Myeloid malignancies in the real-world: Occurrence, progression and survival in the UK’s population-based Haematological Malignancy Research Network 2004–15

Eve Roman, Alexandra Gwen Smith, Simon Appleton, Simon Crouch, Richard Kelly, Sally Kinsey, Catherine Cargo, Russell Patmore

Research output: Contribution to journalArticlepeer-review


Background: Population-based information on cancer incidence, prevalence and outcome are required to inform clinical practice and research; but contemporary data are lacking for many myeloid malignancy subtypes. Methods: Set within a socio-demographically representative UK population of ~4 million, myeloid malignancy data (N = 5231 diagnoses) are from an established patient cohort. Information on incidence, survival (relative & overall), transformation/progression, and prevalence is presented for >20 subtypes. Results: The median diagnostic age was 72.4 years (InterQuartile Range 61.6-80.2), but there was considerable subtype heterogeneity, particularly among the acute myeloid leukaemias (AML) where medians ranged from 20.3 (IQR 13.9-43.8) for AML 11q23 through to 73.7 (IQR 57.3-79.1) for AML with no recurrent genetic changes. Five-year Relative Survival (RS) estimates varied hugely; from <5% for aggressive entities like therapy-related AML (2.6%, 95% Confidence Interval 0.4-9.0) to >85% for indolent/treatable conditions like chronic myeloid leukaemia (89.8%, 95% CI 84.0-93.6). With a couple of notable exceptions, males experienced higher rates and worse survival than females: the age-standardized incidence rates of several conditions was 2-4 higher in males than females, and the 5-year RS for all subtypes combined was 48.8% (95% CI 46.5-51.2) and 60.4% (95% CI 57.7-62.9) for males and females respectively. During follow-up (potential minimum 2 years and maximum 11 years) myelodysplastic syndrome (MDS) progression to AML ranged from 25% for refractory anaemia with excess blasts through to 5% for refractory anaemia with ring sideroblasts: the median interval between MDS and AML diagnosis was 9.0 months (IQR 4.8-17.4 months). Conclusions: The marked incidence and outcome variations seen by subtype, sex and age, confirm the requirement for "real-world" longitudinal data to inform aetiological hypotheses, healthcare planning, and future monitoring of therapeutic change. Several challenges for routine cancer registration were identified, including the need to link more effectively to diagnostic and clinical data sources, and to review policies on the recording of progressions and transformations.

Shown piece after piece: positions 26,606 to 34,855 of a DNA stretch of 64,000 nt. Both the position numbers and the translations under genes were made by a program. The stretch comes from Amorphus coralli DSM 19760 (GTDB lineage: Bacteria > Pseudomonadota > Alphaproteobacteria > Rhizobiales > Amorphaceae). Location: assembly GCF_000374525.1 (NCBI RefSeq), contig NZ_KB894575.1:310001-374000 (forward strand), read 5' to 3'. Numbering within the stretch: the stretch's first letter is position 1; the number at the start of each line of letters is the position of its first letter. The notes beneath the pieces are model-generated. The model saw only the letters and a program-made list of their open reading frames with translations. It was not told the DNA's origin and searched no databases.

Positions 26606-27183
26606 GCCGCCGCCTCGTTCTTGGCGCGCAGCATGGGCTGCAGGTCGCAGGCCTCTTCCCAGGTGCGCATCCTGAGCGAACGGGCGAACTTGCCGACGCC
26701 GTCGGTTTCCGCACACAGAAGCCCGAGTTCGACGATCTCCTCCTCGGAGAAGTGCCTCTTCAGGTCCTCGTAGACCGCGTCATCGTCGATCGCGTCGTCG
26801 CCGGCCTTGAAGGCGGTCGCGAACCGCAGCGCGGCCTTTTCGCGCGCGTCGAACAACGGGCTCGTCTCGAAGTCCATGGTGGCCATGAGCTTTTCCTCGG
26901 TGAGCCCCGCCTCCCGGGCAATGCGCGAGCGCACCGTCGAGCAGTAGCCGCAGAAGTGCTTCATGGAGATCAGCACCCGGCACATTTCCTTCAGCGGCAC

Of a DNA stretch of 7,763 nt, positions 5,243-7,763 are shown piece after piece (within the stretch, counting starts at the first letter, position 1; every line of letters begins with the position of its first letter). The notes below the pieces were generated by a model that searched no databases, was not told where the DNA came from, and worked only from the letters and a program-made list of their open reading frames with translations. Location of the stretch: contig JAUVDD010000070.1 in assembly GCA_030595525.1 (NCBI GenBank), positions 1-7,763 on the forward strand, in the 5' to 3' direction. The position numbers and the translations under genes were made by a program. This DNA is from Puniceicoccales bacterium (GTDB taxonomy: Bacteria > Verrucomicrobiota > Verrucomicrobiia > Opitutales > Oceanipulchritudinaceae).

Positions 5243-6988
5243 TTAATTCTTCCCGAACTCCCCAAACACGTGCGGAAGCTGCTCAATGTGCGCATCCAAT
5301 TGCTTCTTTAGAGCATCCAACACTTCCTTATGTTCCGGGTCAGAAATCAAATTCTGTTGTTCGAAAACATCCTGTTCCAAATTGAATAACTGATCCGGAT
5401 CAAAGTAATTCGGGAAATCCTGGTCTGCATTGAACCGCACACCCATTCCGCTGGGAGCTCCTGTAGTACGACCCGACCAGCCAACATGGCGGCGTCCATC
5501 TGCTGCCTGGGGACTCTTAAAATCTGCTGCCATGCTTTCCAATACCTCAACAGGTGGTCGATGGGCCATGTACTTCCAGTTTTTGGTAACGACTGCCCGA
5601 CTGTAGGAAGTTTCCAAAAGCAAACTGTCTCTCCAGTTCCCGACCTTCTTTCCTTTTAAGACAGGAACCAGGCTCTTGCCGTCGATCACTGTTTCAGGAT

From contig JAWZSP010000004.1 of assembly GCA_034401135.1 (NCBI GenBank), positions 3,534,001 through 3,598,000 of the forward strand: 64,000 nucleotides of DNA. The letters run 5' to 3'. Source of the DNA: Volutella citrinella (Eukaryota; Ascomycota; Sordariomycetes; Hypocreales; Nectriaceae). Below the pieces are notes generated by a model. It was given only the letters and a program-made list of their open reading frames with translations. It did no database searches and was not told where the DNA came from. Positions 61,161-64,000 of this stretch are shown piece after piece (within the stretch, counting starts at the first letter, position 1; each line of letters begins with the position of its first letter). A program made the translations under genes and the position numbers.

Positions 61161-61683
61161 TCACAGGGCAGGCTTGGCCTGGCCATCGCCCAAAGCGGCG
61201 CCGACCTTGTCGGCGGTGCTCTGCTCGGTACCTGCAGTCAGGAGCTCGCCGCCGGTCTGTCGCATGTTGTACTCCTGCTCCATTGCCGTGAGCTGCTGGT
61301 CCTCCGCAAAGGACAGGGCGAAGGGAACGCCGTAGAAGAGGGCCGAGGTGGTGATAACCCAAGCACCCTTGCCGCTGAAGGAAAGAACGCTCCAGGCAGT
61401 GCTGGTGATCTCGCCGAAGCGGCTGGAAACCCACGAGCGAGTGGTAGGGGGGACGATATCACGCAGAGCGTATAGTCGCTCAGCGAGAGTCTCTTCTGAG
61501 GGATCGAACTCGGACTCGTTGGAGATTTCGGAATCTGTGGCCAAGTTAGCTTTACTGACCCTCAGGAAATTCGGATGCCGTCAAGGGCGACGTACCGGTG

Original languageEnglish
Pages (from-to)186-198
Number of pages13
JournalCancer Epidemiology
Early online date16 Apr 2016
Publication statusPublished - 1 Jun 2016

Bibliographical note

© 2016 The Authors.


  • Acute myeloid leukaemia
  • Essential thrombocythaemia
  • Myelodysplastic syndromes
  • Myeloproliferative neoplasms
  • Polycythaemia vera
  • Hematologic Neoplasms/etiology
  • Humans
  • Male
  • United Kingdom
  • Disease Progression
  • Incidence
  • Survival Analysis
  • Female
  • Aged

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